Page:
Did You Know?
Did you know that February of 1931 marked a somewhat notable, but odd milestone
in Fayette County history?
It was considered a “murderless” court term. In other words, for the first time
in 25 years, Fayette County’s criminal courts would not hold a trial for a
murder that had been committed during the previous three months. That got
According to the Connellsville Daily Courier on February 13th of that year, in
“olden days” there had been between four and eight murders committed for each
three month criminal court term.
Fayette County’s District Attorney, J.B. Adams claimed he knew the reason for
the sudden drop in the county murder rate – Prohibition.
“Times are better. I can and so can you remember a Saturday or Sunday did not
pass but there was a shooting or a cutting, usually ending in a murder and there
was not a night when we had nine saloons running on Main Street but that the
town was full of drunks,” Adams told the Daily Courier.
He was obviously pleased with his assessment of the drop in alcohol induced
violence, because it was reported that “his angular features (were) lighting
with the glow of enthusiasm as he portrayed and compared conditions then and
During that same criminal court term, there were, however, a number of rather
strange court cases that made front page news.
On February 17th, 1931 a New Geneva woman had been granted a divorce from her
husband after he’d not taken a bath in seven years.
She had been married to her railroad car repairman husband since November of
1916. He’d refused to take a bath until his wife told him she’d read where a
woman in a similar situation had been granted a divorce when her husband had
refused to take a bath in nine years.
Well, the New Geneva woman’s husband finally took his bath. But the judge still
granted her a divorce – but for additional forms of alleged cruelty.
On March 3rd, 1931 the Uniontown Daily News Standard reported that an Edenborn
man, who’d been on trial for the “felonious cutting” of a man in Oliver, died
while he was waiting for the verdict of the jury.
The article claimed it was “the first time in Fayette County history that a
verdict was returned in favor of a dead man.”
He had been in the courtroom the previous day as the judge had directed the jury
to return with its verdict the following morning.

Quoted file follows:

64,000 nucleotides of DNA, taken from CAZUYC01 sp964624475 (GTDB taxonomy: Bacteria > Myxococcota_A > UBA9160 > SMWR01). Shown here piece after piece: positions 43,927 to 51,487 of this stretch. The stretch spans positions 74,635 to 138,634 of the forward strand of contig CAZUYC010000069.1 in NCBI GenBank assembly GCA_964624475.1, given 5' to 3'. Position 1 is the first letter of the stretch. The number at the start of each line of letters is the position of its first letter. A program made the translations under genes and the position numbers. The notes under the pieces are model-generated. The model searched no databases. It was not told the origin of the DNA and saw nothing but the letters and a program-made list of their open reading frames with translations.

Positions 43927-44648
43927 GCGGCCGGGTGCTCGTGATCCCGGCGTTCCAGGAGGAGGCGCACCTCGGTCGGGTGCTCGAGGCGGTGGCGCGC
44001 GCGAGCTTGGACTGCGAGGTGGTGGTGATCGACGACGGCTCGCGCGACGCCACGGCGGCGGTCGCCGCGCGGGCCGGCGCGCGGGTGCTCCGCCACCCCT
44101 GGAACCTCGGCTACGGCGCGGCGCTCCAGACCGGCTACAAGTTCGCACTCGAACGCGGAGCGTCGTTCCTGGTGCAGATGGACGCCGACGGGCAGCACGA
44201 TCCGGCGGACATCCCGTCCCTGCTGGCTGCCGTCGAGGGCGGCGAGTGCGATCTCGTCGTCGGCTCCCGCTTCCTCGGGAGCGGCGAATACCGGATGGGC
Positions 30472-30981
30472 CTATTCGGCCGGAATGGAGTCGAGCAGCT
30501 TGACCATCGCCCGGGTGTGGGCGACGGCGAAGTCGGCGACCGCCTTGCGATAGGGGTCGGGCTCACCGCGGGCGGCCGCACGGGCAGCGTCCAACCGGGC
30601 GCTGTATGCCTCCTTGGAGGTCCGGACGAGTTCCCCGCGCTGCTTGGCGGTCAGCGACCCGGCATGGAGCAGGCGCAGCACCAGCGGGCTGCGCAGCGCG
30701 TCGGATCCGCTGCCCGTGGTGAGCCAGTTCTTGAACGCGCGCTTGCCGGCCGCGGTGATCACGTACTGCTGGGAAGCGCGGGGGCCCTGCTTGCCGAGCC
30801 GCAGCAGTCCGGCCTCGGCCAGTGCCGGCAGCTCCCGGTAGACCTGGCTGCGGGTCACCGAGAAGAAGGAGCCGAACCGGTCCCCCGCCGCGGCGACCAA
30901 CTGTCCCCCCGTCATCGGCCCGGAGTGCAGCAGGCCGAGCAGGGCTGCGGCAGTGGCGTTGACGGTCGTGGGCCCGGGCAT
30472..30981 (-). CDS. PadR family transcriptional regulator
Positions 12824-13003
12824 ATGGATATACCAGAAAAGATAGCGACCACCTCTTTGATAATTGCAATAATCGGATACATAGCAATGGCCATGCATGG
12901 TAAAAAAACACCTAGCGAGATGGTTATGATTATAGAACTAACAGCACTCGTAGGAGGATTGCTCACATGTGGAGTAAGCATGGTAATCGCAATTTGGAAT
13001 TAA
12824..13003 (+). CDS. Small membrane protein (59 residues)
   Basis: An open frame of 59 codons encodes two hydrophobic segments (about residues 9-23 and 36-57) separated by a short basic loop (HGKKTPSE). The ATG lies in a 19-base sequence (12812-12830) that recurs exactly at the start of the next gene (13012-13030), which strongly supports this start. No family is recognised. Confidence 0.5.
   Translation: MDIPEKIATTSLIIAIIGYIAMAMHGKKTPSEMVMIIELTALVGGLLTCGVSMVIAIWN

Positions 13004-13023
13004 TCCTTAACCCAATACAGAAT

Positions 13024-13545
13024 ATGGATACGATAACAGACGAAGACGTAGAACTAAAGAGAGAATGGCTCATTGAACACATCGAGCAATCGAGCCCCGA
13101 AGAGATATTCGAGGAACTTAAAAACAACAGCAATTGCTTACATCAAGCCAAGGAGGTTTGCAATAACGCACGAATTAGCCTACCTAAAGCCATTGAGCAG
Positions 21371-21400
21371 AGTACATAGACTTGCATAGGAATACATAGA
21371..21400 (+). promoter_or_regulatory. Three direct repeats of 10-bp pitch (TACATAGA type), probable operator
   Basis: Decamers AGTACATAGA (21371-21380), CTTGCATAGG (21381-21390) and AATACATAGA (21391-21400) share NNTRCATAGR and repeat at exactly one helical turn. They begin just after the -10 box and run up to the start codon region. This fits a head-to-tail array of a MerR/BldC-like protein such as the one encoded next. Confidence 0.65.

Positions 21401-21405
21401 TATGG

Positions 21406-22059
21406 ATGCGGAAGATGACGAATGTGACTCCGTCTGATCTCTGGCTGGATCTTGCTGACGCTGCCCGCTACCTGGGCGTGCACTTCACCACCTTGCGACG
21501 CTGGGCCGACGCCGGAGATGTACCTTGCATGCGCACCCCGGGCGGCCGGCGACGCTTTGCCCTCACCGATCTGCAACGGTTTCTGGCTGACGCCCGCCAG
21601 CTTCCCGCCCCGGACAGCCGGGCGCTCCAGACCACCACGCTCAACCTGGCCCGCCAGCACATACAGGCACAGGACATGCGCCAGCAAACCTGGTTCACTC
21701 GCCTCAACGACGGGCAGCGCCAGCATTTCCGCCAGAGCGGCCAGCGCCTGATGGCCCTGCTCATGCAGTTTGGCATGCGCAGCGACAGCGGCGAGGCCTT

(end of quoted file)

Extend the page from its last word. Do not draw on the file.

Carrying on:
However, three hours after the proceeding was adjourned for the day, the
defendant “became violently ill of acute indigestion,” and he died before a
doctor could rush to his aid.
The following morning the jury returned a verdict of not guilty. The Deputy
Clerk of Courts was said to have been “scratching his head,” because the dead
defendant was ordered to pay half the court costs – and he didn’t know where to
send the bill.
Did you know that while an increasing number of states have curbed the use of
cell phones while driving, there was once a time when Uniontown’s public
officials hailed the initial use of “mobile phones” in cars?
On March 11th, 1952 Uniontown Mayor J. Watson Sembower appeared on the front
page of the Uniontown Morning Herald smiling, while making the very first mobile
telephone call ever made in Fayette County.
At the time there had only been 28 local subscribers who’d signed up for Bell
Telephone Company’s brand new mobile telephone service.
Of course, in those days there were none of those arguably annoying ringtones. A
person receiving a call in their car would be alerted by a flashing light, and
the sound of a bell emanating from their dashboard.
With unemployment still on the rise these days, and unemployment compensation
becoming more and more prevalent, it’s interesting to note that in 1938 – during
the Great Depression – the unemployed received only a fraction of what they
According to the February 8th, 1938 edition of the Uniontown News Standard,
5,000 unemployment checks had arrived at the local post office.
The checks ranged from $7.50 to $15.00, with the average check amounting to $10.
The rush to the post office in 1938 may have been only exceeded by another post
office run nearly 40 years later – but for a completely different reason.
Did you know that there was an extraordinary demand for the newly reissued $2
bill in April of 1976?
According to Uniontown Postmaster, Roy E. Jones, “people swarmed here as soon as
windows opened yesterday morning.”
People, sensing they were about to get collector’s items, had gone to local
banks and gotten the crisp $2 bills and had taken them to the post office to
have a special stamp applied to them.
“Some people didn’t know why they wanted them stamped, only that’s what
everybody else was doing,” Jones said.
He said one woman went to the post office with 200 bills she wanted stamped.
Unfortunately, because so many of the bills were stamped back then, in 2009 they
have very little value as a collectable.
Did you know that a woman from Revere once had an extremely cruel joke played on
her, when somebody called her and said he was her long lost son – but her son
was actually missing-in-action in Korea at the time?
I’ll fill in the details next week.